I'm evaluating a credit card processor[1], and I noticed they are using MD5 as part of a salted hash algorithm to protect a secret key. Since I know MD5 is generally considered broken, this feels like a poor solution. Is that enough of a criteria to reject them as our processor? Is it possible to demonstrate an attack?

(If this ought to be on a different StackExchange site, please let me know.)

Here's the specific scenario, simplified to the salient points.


First, I have a "secret key" of 30+ upperalphanumeric characters and symbols. (Say, TUQ1ICGIIIK/PSBKNDFK=GNKOTHMMDBI.) I also have an "merchant id" of 12 digits. (Say, 123456789012.)

Publicly Accessible Payment Form

Second, the simplified payment form looks something like this. (The real form would include other parameters like name and address.)

<form action="https://examplepaymentprocessor.com" method="POST">
    <input name="MERCHANT" value="123456789012" />
    <input name="TAMPER_PROOF_SEAL" value="d550a25dfb97697f5be928953ee7cfc4" />
    <input name="AMOUNT" value="10.00" />
    <input name="TRANSACTION_TYPE" value="SALE" />
    <!-- other input fields for credit card number, contact information, etc. -->
    <input type="submit" value="Make Purchase" />

The "tamper-proof seal" is the "digest" of an MD5 hash of, in this case, a "message" composed of a string concatenation of:

  1. my secret key,
  2. my merchant id,
  3. the amount of the transaction, and
  4. the transaction type

Thus, in this case, MD5("TUQ1ICGIIIK/PSBKNDFK=GNKOTHMMDBI12345678901210.00SALE") = d550a25dfb97697f5be928953ee7cfc4.

TPS_DEF allows the user to specify the specific content of the message—or, if you prefer, the secret key plus a salt. The message includes, at minimum, the secret key, but could include up to all other parameters on the form. My example includes the merchant id, the amount, and the transaction type.

Data Retrieval

The process to retrieve example transactions is similar. Through either a (not publicly accessible) HTML form or some other method to HTTP POST, I can get information about a given transaction. (Assume that I have a transaction ID given to me from the above procedure.)

<form action="https://examplepaymentprocessor.com/transaction_status" method="POST">
    <input name="MERCHANT" value="123456789012" />
    <input name="TAMPER_PROOF_SEAL" value="d550a25dfb97697f5be928953ee7cfc4" />
    <input name="TPS_DEF" value="MERCHANT" />
    <input name="TRANSACTION_ID" value="1234567890" />
    <input type="submit" value="Get Info" />

This will return information including all the contact details of the customer and the last four digits of their credit card number. Note that, again, you (or an attacker) can specify the TPS_DEF as desired.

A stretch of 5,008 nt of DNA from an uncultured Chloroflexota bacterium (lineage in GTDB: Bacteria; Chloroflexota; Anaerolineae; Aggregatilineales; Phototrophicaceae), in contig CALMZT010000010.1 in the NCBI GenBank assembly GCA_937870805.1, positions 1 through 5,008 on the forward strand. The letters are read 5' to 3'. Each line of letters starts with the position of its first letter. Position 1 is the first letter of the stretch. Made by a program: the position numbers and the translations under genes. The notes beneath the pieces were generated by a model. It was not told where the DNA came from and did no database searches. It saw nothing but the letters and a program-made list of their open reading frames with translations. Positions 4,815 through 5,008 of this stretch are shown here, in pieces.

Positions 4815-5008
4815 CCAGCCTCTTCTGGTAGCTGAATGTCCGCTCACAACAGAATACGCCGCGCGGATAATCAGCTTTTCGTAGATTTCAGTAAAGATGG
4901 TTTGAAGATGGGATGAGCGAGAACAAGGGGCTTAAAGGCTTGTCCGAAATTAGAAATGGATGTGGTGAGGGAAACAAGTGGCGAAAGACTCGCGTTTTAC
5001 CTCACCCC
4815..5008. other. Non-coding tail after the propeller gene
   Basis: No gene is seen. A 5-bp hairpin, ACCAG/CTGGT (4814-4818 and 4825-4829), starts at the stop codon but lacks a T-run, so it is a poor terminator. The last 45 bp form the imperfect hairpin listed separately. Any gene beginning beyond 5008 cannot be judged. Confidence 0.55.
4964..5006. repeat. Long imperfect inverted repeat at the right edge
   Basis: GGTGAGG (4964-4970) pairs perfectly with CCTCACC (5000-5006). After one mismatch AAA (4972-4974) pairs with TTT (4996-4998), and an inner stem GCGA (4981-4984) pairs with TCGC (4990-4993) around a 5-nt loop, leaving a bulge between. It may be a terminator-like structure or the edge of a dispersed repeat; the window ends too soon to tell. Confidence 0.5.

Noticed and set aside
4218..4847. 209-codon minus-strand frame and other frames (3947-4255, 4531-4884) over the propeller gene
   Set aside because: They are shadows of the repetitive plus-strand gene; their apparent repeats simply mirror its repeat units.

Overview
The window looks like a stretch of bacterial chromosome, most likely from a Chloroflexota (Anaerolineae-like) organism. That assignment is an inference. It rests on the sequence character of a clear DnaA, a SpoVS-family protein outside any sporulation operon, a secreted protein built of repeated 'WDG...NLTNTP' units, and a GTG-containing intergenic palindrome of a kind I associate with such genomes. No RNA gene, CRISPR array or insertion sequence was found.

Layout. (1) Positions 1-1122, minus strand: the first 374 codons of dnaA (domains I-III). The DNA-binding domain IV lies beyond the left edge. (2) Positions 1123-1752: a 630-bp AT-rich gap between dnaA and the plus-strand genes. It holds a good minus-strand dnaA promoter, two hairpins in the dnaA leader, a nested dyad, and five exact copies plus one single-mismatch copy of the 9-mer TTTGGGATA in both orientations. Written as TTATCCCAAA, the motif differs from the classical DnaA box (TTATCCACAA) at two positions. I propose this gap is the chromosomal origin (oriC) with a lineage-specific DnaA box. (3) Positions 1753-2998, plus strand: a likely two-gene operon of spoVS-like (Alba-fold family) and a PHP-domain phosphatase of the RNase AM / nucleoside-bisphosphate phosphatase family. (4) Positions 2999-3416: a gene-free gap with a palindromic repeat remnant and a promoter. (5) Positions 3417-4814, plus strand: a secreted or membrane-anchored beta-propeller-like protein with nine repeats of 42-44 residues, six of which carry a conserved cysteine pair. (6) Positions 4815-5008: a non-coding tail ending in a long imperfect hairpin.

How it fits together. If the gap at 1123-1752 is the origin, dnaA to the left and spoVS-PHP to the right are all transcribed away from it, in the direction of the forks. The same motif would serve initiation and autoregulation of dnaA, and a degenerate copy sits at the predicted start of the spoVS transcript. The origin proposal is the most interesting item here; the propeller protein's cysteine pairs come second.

Imagined Attack

Given that MD5 is vulnerable to a chosen-prefix attack, I've played with using HashClash from Mark Stevens, but that seems to create two new messages with certain prefixes, rather than creating a second message whose MD5 matches the first. It seems, though, that someone with their own secret key could potentially create transaction status request that, would hash in such a way that it would retrieve my data rather than theirs.


  • How likely is it that an attacker could falsify the "tamper proof seal" to imitate me? (Either for forged transactions or for getting customer & transaction information—the latter is what I think is most likely.)
  • Are there other attacks that you can imagine or demonstrate?
  • Would you reject this processor? (Note that they are a perfect match for us in every other respect.)

EDIT 1: Reading this other question makes me think that, since MD5 is still resistant to pre-image attacks, this particular situation is safe.

EDIT 2: I clarified my question about an attack to be about both forged transactions and stolen customer information.

[1] Not named here. Email me for specifics.


3 Answers 3


This "tamper proof seal" is a homemade MAC, and not a good one.

That MD5 is "broken" has no bearing here. MD5 is broken for collisions and collisions do not have any impact on your situation. What could be a worry is length extension attacks. This is because MD5 is a Merkle-Damgård function. This means that when MD5 processes a message m, it does the following:

  • The message m is padded with a bit sequence p, which has length between 65 and 576 bits (inclusive), so that the total length of m||p is a multiple of 512. p depends on the length of m, but not on the contents of m.
  • The padded string m||p is split into 512-bit blocks.
  • MD5 processes each block in due sequence, using a 128-bit state which is the result of the processing of the previous block. The hash output is the output of the processing of the last block.

Now imagine that the attacker could see one of your "tamper proof seals". The seal is a hash of some m which the attacker does not know (it begins with your secret key). However, the attacker might make a good guess at the length of m. Thus, the attacker can compute p. Now, the attacker chooses a string m', arbitrarily. The "length extension attack" is that he can compute MD5(m||p||m') even without knowing m, because he knows the state of MD5 when it has processed m||p: that's exactly your "tamper proof seal" value. He can then use that as starting point for processing the blocks that m' consists in.

What may save you in your case are the two following points:

  1. Even if the attacker can choose m' arbitrarily, he can only append, with the padding p in between. His goal is to compute a hash for a syntactically valid transaction. Depending on the actual encoding of the "amount" and "transaction type", the attacker may or may not design some m' such that m||p||m' still makes some sense on the server side.